"A lot are dying of liver disease due to recurrent hepatitis or alcoholism," said Bartlett. "A lot are dying of the things they used to die of because they are injection drug users," such as overdoses.
Dr. Albert Wu, a Hopkins internist, said some patients live long enough to develop diseases of aging, such as heart attack or stroke.
Today, doctors look forward to a new wave of drugs, now in clinical trials, that will add weapons to their arsenal. Some are called entry inhibitors because they block the virus from getting inside the white blood cells they seek to infect. Others are called integrase inhibitors because they block an enzyme that the virus uses to splice itself into a patient's DNA.
Dr. Patrick McLeroth, clinical director at the Chase Brexton Clinic in Mount Vernon, said the new drugs may be most useful for patients who have shifted from one regimen to another and are running out of options.
"There's nothing to say that they couldn't be used for someone who hasn't been on medications," he said. "But for now, they're probably for patients in deep salvage, patients who have failed multiple regimens."
Although drug companies haven't unveiled a new class of medications since protease inhibitors in 1996, treatment has become simpler. Whereas patients once had to take medications virtually around the clock, some now manage on just two tablets, taken once a day.
Drug developers achieved this by combining two drugs in one pill. They have also found ways to work with the body's metabolism to keep levels of their drugs in the bloodstream high without frequent dosing, he said.
Therapy could become even simpler if the Food and Drug Administration, as expected, approves a single-pill regimen developed by Gilead Sciences and Bristol-Myers Squibb.
The pill, which combines three medications, isn't more powerful than what's now available, doctors say. "But I think it does mean a lot symbolically," Bartlett said. "It means we've gotten to the ultimate simplicity."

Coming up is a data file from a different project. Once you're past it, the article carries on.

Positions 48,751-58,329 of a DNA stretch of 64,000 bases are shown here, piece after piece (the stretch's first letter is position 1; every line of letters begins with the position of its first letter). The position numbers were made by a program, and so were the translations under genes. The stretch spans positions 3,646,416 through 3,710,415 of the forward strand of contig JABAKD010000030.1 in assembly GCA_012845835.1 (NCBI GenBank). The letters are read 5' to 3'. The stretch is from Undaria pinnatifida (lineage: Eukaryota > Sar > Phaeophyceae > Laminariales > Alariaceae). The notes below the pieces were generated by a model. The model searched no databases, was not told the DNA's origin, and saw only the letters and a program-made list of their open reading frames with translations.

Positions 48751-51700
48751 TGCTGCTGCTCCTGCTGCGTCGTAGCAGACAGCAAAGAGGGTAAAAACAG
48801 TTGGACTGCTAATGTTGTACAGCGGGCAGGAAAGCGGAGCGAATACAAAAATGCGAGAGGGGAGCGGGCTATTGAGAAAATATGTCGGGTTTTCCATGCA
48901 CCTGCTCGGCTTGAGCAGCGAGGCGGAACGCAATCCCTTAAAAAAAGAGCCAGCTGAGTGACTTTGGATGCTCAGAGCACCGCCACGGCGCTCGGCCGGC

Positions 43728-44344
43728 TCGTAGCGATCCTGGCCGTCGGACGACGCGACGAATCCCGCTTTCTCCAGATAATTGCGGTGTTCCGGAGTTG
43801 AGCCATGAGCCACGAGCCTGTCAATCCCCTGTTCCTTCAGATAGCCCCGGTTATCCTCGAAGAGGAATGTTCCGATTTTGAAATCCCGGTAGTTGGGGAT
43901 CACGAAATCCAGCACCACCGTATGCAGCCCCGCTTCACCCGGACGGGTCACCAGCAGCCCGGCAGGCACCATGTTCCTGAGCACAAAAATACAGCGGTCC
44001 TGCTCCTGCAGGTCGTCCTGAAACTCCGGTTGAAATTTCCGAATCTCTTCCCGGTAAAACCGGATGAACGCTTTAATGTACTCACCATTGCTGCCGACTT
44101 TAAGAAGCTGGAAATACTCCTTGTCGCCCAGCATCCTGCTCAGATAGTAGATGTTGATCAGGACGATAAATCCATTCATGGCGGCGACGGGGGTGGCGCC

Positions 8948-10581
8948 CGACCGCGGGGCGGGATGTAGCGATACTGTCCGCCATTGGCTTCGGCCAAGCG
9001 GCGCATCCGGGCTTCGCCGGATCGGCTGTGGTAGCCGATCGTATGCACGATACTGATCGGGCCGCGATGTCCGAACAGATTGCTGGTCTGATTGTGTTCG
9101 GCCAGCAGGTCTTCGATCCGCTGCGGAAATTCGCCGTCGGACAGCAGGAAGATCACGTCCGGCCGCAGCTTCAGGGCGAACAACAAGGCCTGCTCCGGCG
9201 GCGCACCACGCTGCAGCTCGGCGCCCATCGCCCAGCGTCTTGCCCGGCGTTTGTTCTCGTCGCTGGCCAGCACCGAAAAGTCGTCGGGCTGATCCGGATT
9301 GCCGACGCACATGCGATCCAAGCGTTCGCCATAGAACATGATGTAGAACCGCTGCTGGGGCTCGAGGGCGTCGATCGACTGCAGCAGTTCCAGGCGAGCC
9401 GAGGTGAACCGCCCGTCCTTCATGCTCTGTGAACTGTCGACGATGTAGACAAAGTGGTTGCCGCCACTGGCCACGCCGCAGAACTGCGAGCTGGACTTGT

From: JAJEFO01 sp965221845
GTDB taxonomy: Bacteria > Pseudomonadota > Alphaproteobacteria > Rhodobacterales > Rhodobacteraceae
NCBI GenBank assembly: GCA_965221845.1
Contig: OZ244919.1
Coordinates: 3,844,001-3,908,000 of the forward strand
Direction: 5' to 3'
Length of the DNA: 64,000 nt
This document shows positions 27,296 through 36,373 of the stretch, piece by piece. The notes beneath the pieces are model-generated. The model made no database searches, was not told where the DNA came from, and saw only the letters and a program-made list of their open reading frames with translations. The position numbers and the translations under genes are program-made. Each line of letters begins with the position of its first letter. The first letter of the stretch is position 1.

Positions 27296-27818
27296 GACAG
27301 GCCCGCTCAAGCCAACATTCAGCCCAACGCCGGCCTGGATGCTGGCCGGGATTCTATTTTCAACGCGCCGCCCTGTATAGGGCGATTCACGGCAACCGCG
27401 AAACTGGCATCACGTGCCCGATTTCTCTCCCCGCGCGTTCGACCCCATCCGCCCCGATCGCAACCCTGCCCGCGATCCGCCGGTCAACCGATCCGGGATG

For many AIDS researchers, the greatest disappointment has been the failure to develop an effective vaccine. Lacking that, many believe that the greatest challenge of the next decade will be providing treatments and spreading medical know-how in sub-Saharan Africa, India, China and other poor regions of the world.
"That will be the biggest story, period," said Gallo of the Institue of Human Virology, which is involved in several African nations. "At least in some African countries, we see it working and working well."
The key, he said, is not just pouring money into medications but training doctors and nurses in the nuances of treatment. "But this is lifelong therapy, whether you're in Africa or the U.S. or Europe," Gallo said. "It's constant."
Dr. Thomas Quinn, an infectious-disease specialist at the Johns Hopkins School of Medicine, said doctors have discovered that they don't need the 24 drugs available in the United States to treat suffering patients in Africa. Because most went untreated until recently, they didn't have the chance to develop the drug resistance common to patients who have tried multiple therapies in the U.S.
"We started out with a treatment-naive population, so you don't have resistance," Quinn said. "You can now start with one good drug regimen, and as long as [patients] are adherent, you can hold back the resistance threat."